Reliable sources at Schloss Elmau tell me that most of the talk at the meeting of the G7 and friends last month was on What To Do About Russia? but there was at least one item on What To Do About China? The US had a proposal for a Partnership for Global Infrastructure and Investment (PGII) (here, here and here) to mobilise $600 billion of funding by 2027 for health, digital connectivity, gender equality and climate / energy in low and middle income countries. The US would contribute $200 billion and the EU €300 billion.
So, is this the West’s long – awaited answer to China’s Belt & Road Initiative?
Well, it’s an improvement on past responses which included Barack Obama discouraging other countries from joining the Asian Infrastructure Investment Bank (he failed; besides, the AIIB’s Jin Liqun has stressed to me (and others …) how its lending standards are more akin to those of the ADB and IFC than to BRI’s); the mysteriously named Blue Dot Network to certify projects for ESG purposes (underwhelming); or disparaging the likes of Hambantota port in Sri Lanka as “debt trap diplomacy” (misleading). As you would expect, large numbers are involved – but there is little detail. Consider:
- The target countries are indeed similar to the BRI’s. This is, of course, geopolitics writ large. NATO is to seemingly extend its geographical coverage so as to worry about China, inviting friends from the Pacific to its summit in Madrid; the Partners in the Blue Pacific pact will worry about the Solomons; and China is excluded from the US’s Indo – Pacific Economic Framework. Amidst this outbreak of jaw-jaw, the US’ Antony Blinken promised to “invest, align, compete”.
- How fresh are the G7 funds? Much the same proposal was aired at the meeting in Carbis Bay last June when it was called Build Back Better World; the EU’s money will probably comprise its Global Gateway scheme launched in December; the UK’s money will probably include the $4 billion from its Clean Green Initiative pledged in January. The rest will then come from that traditional save – all, the private sector. But words are cheap: if there are investible projects available, the private sector will come anyway. Several pre – existing projects are mentioned so these are rebranding rather than fresh funds – the BRI did the same thing when it launched.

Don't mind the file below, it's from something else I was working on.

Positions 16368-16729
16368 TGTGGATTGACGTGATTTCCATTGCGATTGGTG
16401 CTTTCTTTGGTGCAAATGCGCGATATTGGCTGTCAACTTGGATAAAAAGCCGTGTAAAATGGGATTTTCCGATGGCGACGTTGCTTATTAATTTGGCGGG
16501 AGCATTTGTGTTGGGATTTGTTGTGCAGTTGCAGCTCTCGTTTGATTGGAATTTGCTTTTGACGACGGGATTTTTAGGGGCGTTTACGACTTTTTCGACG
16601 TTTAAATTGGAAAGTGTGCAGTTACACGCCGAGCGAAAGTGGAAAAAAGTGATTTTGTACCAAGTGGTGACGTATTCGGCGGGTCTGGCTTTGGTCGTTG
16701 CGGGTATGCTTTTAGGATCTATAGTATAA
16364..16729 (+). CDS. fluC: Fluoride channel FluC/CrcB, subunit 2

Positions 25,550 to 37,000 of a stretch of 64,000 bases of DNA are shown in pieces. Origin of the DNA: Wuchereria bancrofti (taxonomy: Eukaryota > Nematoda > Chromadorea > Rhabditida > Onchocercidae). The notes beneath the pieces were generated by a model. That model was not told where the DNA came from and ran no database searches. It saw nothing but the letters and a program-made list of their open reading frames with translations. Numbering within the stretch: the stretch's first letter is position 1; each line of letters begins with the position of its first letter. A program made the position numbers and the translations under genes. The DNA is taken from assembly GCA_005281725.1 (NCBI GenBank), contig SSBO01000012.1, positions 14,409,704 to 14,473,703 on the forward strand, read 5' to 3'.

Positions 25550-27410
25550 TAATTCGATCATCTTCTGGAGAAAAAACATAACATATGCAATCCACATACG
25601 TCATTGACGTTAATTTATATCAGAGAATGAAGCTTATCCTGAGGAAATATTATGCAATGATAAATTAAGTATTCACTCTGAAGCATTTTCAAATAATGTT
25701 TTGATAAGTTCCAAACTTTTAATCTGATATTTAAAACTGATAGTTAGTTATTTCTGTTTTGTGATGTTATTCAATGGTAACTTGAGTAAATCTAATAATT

- There is no word, not even a cheap one, on what risks this new money will take. Private sector appetite is plentiful for projects which have survived the development stage, been built and proven the viability of their first few years of operations. (Brookfield has just raised $15 billion for its Global Transition Fund, howsoever defined.) So, will the G7 money add value by taking first loss or development risk ahead of the market? Much of it would indeed need to come from govts and intermediary players such as the development banks who are meant to take a degree of non – commercial risk because they are better able to control it or because they can take a bigger hit for the public good.
- The focus of the G7 funds is strange. No transport, water or natural resources? How often can investing in a project be characterised as addressing gender equality? Health breaks down into private hospitals patronised by people who can pay or a bureaucracy run by the state.
BRI got quite a head start. Launched in 2013 with almost exclusively Chinese players, $1.9 trillion had been committed to BRI projects by Q1 2020 with a further $2.1 trillion for projects “with Chinese involvement” according to Refinitiv (there is no central registry; definitions and interpretations vary). Lenders from the West rarely got a look in. Not only Big, however, early BRI deals were also Bold in terms of risks assumed by Chinese parties, usually Sinosure, and, in due course, Bad in that China will have lost a lot money on BRI; there were often good reasons for the West to not venture into certain countries. But consequences were also borne by locals when practice was less than best (… in the eyes of the West; expectations around ESG have since risen further in the wake of Covid). It is here where the West can compete so long as host govts are prepared to spend a bit more. As it happens, appetite for BRI had been reined in anyway as lessons were learned and wounds licked by both sides in Pakistan, Myanmar, Kenya, Sri Lanka and more – see here, here, here, here, here and here. BRI is enshrined in the Chinese constitution alongside Xi Jinping thought but is now being rebranded as a Global Development Initiative (details to follow). If, as a result, China and host govts structure projects on a more sustainable basis, the World will indeed be a better place.
The biggest blockage to deal flow has long been host govts’ inability / unwillingness to Properly Project Projects (the “other” PPP) which are needed by their citizenry and which can be paid for by users or by governments on behalf of beneficiaries. Foreigners’ well – meaning money goes much further if it pays for advice on how to structure a project on a resilient basis which can then be financed from the deeper (and more disciplined) pockets of the private sector than it does if thrown at lending to an ill – conceived one. Advising govts, sponsors and lenders on how to structure a project on a resilient basis is what Logie Group does. Host govts, previously faced with only one willing supplier of funds, should now encourage a bit of competition between two. Back in the 1960s, Afghanistan called this tactic bi-tarafi (“without sides”). It may not have turned out so well for the Afghans but then they didn’t get advice from Logie Group.